on the dial of the phone so we could call WAverly,
ATwater, CAnereggio, BLenheim, and MAdison,
DUnbar, and OCean, little worlds in themselves
we drift into as we dial
The little worlds of these poems (which some drift into when they die) are not the world, they are places for themselves, and the person speaking is not recovering his childhood in order to locate it in a place before his writing but to provide the writing with the imminent quality that lies in its methodological inheritance. When he writes, ‘I was waiting to happen’ it is not the same as the figure of the writer waiting to ‘find his voice’, a blind conceit he has written a nice little poem about elsewhere which ends:
I hope I never find mine. I
wish to remain a phony the rest of my life.
Instead, the level of play intrinsic to all reading and writing is recovered along with a cleanness of sign and sound from a kind of back-to-basics memory of childhood. Perhaps the phoneme hidden in ‘phony’ is the secret content of that wish, an hiatus to meaning that has a graphic counterpart in those candles sticking up on their stanzaic cake. I I I (take a breath) wish… In this kind of family history anything is possible. ‘Roy wasn’t really my uncle’, he writes. It does not matter, he could be yoR uncle. Spin it how you like.
So much for forefathers. The author says he plans to finish reading the Commedia but when he wants to talk about Dante his involuntary memory interrupts, once with the comedian Shecky Greene, another time with Jimmy Durante. But he does remember Dante and his canonical followers when he is not talking about him. A poem about Geoffrey Chaucer tells us that everyone in his day moved in stop action, ‘so they could be shot into a tapestry.’ In the flame-bordered poem that follows, called ‘The Question Bus’, the shutter is a shuttle again when the speaker considers where someone’s friend is going to fall: ‘Somewhere in between a rock and a click, where the abstractions / roam about in their ghostly attire. They are haunting our / thoughts, we who wear human attire.’ The collection mimics the trains of unconscious memory, and here in the last words is a darkly burning memory of the Inferno slipped in as easy as Jimmy Durante (that happens to come from the first bit of it I ever read and that too was in someone else’s poem, whence it went through me in a fork of lightning to linger like an unanswered question until a year or so later I read what I recognised to be the original and learned about the ghost of great art. Hello, old friend, so this is where you’ve landed lately).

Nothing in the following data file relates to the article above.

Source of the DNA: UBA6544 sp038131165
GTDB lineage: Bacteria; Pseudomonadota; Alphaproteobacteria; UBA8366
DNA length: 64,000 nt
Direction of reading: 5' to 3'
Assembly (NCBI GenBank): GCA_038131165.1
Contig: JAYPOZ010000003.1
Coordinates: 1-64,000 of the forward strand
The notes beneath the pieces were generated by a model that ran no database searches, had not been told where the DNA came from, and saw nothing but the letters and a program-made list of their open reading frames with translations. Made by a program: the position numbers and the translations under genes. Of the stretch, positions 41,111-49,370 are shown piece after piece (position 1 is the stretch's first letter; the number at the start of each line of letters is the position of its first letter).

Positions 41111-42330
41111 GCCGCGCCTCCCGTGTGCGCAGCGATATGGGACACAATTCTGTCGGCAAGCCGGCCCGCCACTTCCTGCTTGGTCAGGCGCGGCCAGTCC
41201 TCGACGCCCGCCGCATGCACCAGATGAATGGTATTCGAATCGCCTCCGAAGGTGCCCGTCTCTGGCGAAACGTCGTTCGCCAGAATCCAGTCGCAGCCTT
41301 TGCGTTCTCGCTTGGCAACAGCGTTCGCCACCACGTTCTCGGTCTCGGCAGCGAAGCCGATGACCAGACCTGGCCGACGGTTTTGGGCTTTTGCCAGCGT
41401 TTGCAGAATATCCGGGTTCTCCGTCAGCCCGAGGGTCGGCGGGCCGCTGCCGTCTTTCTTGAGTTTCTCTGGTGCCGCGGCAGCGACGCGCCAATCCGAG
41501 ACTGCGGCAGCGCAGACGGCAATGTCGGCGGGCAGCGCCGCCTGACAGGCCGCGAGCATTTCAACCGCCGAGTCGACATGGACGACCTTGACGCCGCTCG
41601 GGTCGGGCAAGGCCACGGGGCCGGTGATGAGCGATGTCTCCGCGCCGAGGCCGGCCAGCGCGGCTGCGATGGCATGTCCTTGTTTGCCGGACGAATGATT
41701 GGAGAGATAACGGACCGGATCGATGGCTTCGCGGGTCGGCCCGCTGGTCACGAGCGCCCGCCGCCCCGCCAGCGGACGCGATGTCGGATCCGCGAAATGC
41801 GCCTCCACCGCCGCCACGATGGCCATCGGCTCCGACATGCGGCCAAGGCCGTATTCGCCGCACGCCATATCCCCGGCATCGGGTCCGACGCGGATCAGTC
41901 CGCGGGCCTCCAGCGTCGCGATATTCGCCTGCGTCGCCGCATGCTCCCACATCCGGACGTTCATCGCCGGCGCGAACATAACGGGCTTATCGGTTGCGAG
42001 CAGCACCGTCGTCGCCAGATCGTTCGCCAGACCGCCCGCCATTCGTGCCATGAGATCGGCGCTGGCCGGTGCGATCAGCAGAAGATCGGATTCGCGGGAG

Sometimes it is his own work that is cycling back; he even repeats an old piece of advice (‘wash the dishes’). Saint Augustine wrote that memory is ‘the belly of the mind’. Once Ron Padgett wrote: ‘there is indeed money in the tummy’; now someone has spent his ‘fifteen units of beauty’ too fast and may be on his way back to the bank when he runs into Augustine. Sometimes it is someone else. Who is in the wind ‘coming up the lane and into the window / to enlarge you to sky size not / for the sake of your so-called immortality / but so you can growl even louder / in the sleep that has become both yours and ours’ if not Frank O’Hara, who could have said the part about ‘so-called immortality’ and who once appeared in a poem Ron Padgett wrote in which his eye was the window in a building that was O’Hara (window comes from the Old Norse for wind-eye). He also wrote: ‘The wind that went through the head left it plural’.